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Public meetings scheduled about Centennial Reservoir project

know & go

What: Public scoping meeting about Centennial Reservoir

When: 6 to 8 p.m. March 9

Where: Grass Valley Holiday Inn Express, 121 Bank St.

What: Second public scoping meeting

When: 6 to 8 p.m. March 10

Where: Forest Lake Christian High School, 12515 Combie Road

The Centennial Reservoir project is years from having the first shovel hit dirt.

The time to give your opinion on the new reservoir, however, is right now.

The project, with an estimated cost of $200 to $300 million, would place a new reservoir on the Bear River, between the Rollins and Combie reservoirs. Expected to hold 110,000 acre-feet of water — or almost 36 billion gallons — the reservoir would be ready by 2023.

“This project is best suited here because it’s located between two operational reservoirs,” said Rem Scherzinger, general manager of the Nevada Irrigation District.

“This project is best suited here because it’s located between two operational reservoirs.”Rem Scherzingergeneral manager of the Nevada Irrigation District

NID currently is conducting its public scoping for an Environmental Impact Report, a document necessary for the project to advance.

People can submit their written comments through March 17 to NID board secretary Lisa Francis Tassone, 1036 W. Main St., Grass Valley, CA 95945.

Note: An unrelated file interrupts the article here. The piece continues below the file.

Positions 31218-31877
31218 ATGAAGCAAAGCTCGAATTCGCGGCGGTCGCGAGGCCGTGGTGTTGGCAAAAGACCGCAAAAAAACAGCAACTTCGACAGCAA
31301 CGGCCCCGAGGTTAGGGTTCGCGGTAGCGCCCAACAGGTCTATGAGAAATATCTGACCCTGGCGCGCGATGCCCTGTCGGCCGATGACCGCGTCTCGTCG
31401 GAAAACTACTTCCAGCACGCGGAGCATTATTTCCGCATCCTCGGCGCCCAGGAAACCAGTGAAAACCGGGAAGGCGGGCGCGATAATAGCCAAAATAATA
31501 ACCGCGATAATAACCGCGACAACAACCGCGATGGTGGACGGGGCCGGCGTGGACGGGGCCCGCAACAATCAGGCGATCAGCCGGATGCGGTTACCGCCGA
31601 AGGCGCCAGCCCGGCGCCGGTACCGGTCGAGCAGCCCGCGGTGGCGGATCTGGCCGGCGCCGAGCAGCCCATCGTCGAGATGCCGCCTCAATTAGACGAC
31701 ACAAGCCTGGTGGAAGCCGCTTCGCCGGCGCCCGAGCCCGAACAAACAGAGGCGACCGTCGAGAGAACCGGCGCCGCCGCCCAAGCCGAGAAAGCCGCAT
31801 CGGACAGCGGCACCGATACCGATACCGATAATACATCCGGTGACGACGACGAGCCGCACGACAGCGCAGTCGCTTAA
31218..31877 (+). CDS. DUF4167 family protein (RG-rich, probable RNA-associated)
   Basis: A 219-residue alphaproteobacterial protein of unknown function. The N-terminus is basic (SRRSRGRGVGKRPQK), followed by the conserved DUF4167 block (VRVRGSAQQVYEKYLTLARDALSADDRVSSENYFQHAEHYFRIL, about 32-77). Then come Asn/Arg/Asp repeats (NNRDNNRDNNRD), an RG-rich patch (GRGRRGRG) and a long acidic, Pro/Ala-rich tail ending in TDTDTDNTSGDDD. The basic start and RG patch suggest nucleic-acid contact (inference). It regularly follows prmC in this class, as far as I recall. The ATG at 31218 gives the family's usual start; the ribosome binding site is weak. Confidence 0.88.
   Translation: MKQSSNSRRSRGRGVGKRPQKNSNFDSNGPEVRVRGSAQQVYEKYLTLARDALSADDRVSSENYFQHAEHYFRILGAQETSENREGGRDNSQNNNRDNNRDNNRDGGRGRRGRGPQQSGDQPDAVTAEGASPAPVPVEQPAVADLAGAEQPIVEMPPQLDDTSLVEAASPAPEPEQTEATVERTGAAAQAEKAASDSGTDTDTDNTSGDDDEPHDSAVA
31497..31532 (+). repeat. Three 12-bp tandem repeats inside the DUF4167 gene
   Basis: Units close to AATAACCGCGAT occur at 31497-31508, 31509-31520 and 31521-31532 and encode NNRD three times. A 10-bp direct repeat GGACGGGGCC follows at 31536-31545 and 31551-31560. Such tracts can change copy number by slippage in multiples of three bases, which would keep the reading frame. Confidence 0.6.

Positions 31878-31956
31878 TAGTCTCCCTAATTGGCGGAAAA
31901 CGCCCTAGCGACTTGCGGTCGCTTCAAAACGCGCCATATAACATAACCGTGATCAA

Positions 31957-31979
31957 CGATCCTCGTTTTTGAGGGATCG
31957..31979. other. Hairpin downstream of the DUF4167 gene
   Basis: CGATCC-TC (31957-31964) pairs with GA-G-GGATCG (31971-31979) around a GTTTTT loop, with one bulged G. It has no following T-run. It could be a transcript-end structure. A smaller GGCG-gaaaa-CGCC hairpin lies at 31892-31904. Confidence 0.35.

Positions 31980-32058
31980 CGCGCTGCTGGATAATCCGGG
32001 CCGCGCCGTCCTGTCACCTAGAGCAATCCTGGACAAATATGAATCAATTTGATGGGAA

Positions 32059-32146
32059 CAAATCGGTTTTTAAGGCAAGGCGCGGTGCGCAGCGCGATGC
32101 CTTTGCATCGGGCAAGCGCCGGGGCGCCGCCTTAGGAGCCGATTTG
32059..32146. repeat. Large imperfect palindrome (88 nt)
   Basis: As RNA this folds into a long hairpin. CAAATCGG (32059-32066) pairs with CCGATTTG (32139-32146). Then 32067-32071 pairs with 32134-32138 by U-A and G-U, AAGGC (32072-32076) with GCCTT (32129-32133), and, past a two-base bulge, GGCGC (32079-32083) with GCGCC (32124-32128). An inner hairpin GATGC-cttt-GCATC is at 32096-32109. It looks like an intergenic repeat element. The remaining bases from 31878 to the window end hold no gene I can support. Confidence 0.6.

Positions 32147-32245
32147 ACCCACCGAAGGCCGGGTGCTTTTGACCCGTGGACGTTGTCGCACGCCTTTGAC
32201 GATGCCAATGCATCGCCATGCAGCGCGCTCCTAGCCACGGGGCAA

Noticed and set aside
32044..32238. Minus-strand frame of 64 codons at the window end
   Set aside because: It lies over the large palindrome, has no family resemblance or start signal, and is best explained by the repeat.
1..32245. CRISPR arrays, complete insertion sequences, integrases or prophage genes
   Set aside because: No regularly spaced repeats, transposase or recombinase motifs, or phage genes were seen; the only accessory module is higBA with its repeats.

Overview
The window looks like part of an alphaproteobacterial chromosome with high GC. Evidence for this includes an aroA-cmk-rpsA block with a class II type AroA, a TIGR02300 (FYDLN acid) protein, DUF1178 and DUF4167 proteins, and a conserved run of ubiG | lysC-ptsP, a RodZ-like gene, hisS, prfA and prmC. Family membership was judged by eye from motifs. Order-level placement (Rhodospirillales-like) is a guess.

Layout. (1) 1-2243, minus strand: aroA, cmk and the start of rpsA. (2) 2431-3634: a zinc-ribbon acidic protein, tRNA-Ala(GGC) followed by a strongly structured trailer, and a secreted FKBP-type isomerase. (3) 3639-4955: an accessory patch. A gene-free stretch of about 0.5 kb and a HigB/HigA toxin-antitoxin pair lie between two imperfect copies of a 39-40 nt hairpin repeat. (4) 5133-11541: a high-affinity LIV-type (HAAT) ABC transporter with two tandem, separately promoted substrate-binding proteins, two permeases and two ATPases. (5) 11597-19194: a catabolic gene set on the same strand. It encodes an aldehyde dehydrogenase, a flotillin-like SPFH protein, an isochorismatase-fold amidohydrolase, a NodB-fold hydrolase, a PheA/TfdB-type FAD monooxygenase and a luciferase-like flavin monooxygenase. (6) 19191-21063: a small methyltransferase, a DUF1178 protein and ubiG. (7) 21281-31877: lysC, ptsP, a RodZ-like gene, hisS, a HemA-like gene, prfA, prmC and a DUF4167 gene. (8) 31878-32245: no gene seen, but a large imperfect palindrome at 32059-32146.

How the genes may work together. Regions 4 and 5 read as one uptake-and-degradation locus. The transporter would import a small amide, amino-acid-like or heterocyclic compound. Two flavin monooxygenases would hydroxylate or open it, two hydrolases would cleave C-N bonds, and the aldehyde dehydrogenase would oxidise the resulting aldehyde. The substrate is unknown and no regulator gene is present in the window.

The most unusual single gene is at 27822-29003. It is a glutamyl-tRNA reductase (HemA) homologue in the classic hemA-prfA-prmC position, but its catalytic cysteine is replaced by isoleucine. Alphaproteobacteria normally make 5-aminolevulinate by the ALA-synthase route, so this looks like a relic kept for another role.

Caleb Dardick, executive director of the South Yuba River Citizens League, said a 30-day extension to the public comment period has been requested.

“SYRCL’s position is that in a time of record drought and climate change, we need creative solutions to address our local water needs, and big, expensive dams are mostly a thing of the past,” Dardick said in an email. “That’s why we are focused on water conservation and restoring headwater forests and meadows, which act like a sponge to hold clean water.

“Although SYRCL does not yet have a formal position on Centennial Dam, we are very concerned about it and have many questions about its potential negative impacts on the Yuba River,” Dardick also states.

People who want to give their comments in person have two chances in March.

A public meeting is scheduled from 6 to 8 p.m. March 9 at the Grass Valley Holiday Inn Express, 121 Bank St. A second meeting is from 6 to 8 p.m. March 10 at Forest Lake Christian High School, 12515 Combie Road, in South County.

“It informs the EIR process,” Scherzinger said of public input.

Comments are compiled into the EIR, which must be approved by the NID board before construction begins. A board vote is 18 months to two years away.

“That’s when the rubber meets the road,” Scherzinger said.

Project funding will come from the district’s hydroelectric revenues. NID makes money from selling energy, which will help pay for the reservoir. Other funding will come from state water bonds and potentially a local bond issue from the district itself.

The reservoir and surrounding land would encompass over 1,000 acres, Scherzinger said. NID documents state over 60 percent of that land is publicly owned.

According to Scherzinger, some property owners have approached NID asking if the district would buy their land for the project.

“Some people see this as a huge benefit for them,” he added.

Scherzinger doesn’t yet know if the district will need to use eminent domain to acquire property for the reservoir, though he called it a possibility in any project.

Officials won’t know if eminent domain is needed until after the EIR’s approval.

“That’s not what the district would prefer,” Scherzinger said.

To contact Staff Writer Alan Riquelmy, email ariquelmy@theunion.com or call 530-477-4239.

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